Atlas V launches first Space Force mission. United Launch Alliance's V rocket lifted off on Thursday from Cape Canaveral Air Force Station in Florida. It carried a military communications satellite, AEHF-6, into a geostationary transfer orbit. This is the first launch under the command of the newly constituted US Space Force, Ars reports.

Tracking coronavirus, but moving ahead … While United Launch Alliance has scaled back some aspects of its outreach for this mission due to the spread of COVID-19—for example, a social media event has already been canceled—the company is following protocols outlined in its internal Pandemic Plan and pressing ahead with essential activities. It so far does not anticipate significant effects to its launch manifest for 2020.

OneWeb orbits more satellites, but financial woes loom. On Saturday, the global communications company OneWeb launched its second large batch of satellites into low Earth orbit—the additional 34 spacecraft brought its overall constellation to 74 satellites. The launch occurred on a Soyuz rocket, which lifted off from the Baikonur Cosmodrome in Kazakhstan. The company had hoped to complete the initial phase of its satellite Internet constellation next year.

Delays are "inevitable" … However, even before Saturday's launch, there were warning signs on the horizon, Ars reports. Last week, Bloomberg reported that OneWeb is considering filing for bankruptcy protection as it deals with a cash crunch. Prior to Saturday's launch, OneWeb acknowledged these financial difficulties in a statement, saying, "We think it is inevitable that there will be delays to our launch schedule and satellite manufacturing." There will be an unspecified number of layoffs. (submitted by JohnCarter17)

Japan still seeks H3 launch in 2020. Mitsubishi Heavy Industries still expects to conduct the maiden flight of Japan's H3 rocket this year, notwithstanding the coronavirus pandemic. MHI has remained productive on H3 despite many employees required to telework amid school closures and other social-distancing measures taken to slow the spread of the novel coronavirus, SpaceNews reports.

Ready to go to GTO … "[The] coronavirus situation is quite unclear and may get worse globally," Ko Ogasawara, MHI's vice president and general manager for space systems, said by email March 23. "This might affect our plan in the end. But again, today, we will do our best to attain our schedule." Funded by the Japan Aerospace Exploration Agency, H3 is MHI's cost-conscious answer to SpaceX's Falcon 9, Arianespace's Ariane 6, and other launch vehicles that can launch upward of 6,500kg to geostationary transfer orbit. (submitted by platykurtic)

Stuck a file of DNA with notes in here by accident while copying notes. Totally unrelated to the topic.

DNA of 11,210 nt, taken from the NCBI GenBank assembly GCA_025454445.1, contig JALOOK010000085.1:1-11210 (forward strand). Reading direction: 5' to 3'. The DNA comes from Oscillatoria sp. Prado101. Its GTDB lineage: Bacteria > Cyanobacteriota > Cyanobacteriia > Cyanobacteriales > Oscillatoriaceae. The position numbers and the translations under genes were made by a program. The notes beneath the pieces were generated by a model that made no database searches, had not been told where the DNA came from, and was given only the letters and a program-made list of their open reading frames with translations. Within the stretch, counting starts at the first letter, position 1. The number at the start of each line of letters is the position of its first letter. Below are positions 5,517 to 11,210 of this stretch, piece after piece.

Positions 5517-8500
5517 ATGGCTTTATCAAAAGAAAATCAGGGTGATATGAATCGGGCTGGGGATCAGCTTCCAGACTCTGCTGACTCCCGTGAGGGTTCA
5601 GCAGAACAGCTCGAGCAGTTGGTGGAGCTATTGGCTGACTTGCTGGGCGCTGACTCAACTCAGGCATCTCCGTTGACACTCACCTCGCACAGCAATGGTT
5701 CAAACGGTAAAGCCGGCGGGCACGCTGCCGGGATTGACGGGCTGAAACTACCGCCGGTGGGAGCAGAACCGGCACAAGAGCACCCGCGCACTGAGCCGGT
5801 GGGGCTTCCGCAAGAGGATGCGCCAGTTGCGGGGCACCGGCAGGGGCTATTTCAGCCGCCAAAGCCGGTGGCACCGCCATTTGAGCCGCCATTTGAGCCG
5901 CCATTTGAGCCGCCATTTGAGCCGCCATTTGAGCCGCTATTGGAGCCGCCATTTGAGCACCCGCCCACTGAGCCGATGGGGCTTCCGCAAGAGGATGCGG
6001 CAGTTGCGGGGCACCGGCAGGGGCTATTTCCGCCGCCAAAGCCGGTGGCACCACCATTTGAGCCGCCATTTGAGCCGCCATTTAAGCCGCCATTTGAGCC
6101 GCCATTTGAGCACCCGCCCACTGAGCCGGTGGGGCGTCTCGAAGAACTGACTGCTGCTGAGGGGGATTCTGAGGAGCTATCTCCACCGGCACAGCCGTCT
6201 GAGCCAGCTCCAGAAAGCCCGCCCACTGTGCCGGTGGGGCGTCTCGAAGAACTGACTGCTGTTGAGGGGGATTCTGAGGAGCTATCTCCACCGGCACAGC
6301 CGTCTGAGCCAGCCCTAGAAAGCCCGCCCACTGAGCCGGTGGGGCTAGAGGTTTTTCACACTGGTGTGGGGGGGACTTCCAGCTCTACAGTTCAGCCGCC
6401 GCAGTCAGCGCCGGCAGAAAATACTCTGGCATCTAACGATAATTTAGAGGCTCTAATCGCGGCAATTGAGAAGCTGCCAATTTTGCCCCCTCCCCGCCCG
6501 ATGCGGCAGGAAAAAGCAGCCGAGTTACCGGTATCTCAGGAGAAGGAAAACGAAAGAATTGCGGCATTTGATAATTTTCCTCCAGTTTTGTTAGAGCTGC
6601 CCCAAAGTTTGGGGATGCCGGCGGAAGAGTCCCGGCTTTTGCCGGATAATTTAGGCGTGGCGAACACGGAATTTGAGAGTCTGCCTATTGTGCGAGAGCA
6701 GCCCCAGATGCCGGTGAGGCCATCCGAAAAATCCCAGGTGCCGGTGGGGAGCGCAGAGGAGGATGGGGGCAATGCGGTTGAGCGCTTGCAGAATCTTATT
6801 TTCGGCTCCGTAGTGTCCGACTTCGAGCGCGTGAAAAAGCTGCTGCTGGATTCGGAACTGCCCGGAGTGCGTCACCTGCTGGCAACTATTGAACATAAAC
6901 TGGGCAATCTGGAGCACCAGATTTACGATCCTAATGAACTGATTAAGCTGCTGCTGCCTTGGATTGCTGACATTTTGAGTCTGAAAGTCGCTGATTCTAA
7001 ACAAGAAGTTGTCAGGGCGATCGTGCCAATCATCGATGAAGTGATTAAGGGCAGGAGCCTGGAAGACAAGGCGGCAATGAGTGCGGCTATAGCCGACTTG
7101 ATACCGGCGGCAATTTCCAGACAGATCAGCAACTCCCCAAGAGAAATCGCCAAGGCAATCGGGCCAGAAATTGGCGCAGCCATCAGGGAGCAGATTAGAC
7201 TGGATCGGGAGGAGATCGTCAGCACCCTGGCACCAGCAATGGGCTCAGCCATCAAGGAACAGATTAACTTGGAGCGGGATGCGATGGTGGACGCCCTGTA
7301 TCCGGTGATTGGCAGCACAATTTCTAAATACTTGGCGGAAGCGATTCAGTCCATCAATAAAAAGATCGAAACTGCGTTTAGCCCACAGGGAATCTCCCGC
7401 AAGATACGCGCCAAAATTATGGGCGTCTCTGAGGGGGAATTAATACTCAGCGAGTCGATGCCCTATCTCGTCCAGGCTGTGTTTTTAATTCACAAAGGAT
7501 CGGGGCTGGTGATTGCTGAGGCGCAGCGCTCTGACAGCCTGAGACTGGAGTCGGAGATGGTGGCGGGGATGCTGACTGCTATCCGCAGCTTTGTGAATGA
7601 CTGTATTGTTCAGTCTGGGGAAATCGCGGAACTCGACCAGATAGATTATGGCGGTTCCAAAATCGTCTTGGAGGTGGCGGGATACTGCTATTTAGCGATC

NASA joins Falcon 9 investigation. Space agency personnel will be part of an ongoing SpaceX investigation into an engine anomaly on a recent Falcon 9 launch as the company prepares for a Crew Dragon mission carrying two NASA astronauts.

NASA spokesman Josh Finch told SpaceNews that employees from NASA's commercial crew program will be represented in SpaceX's investigation of an engine that prematurely shut down during a March 18 launch of 60 Starlink satellites.

First time for a fifth flight … "According to the CCtCap contracts, SpaceX is required to make available to NASA all data and resulting reports," Finch said. "SpaceX, with NASA's concurrence, would need to implement any corrective actions found during the investigation related to its commercial crew work prior to its flight test with astronauts to the International Space Station." During the March 18 launch, one of nine Merlin engines in the rocket's first stage shut down early (the rocket still safely made it or orbit). It seems likely this failure may have occurred because this first stage was making its fifth flight. (submitted by Ken the Bin, platykurtic, and JohnCarter17)

Launch-weather forecasters feeling the high pressure. An increasingly crowded launch schedule is requiring more forecast services, Air Force Magazine reports. As Cape Canaveral looks at hosting about 50 launchesRead More – Source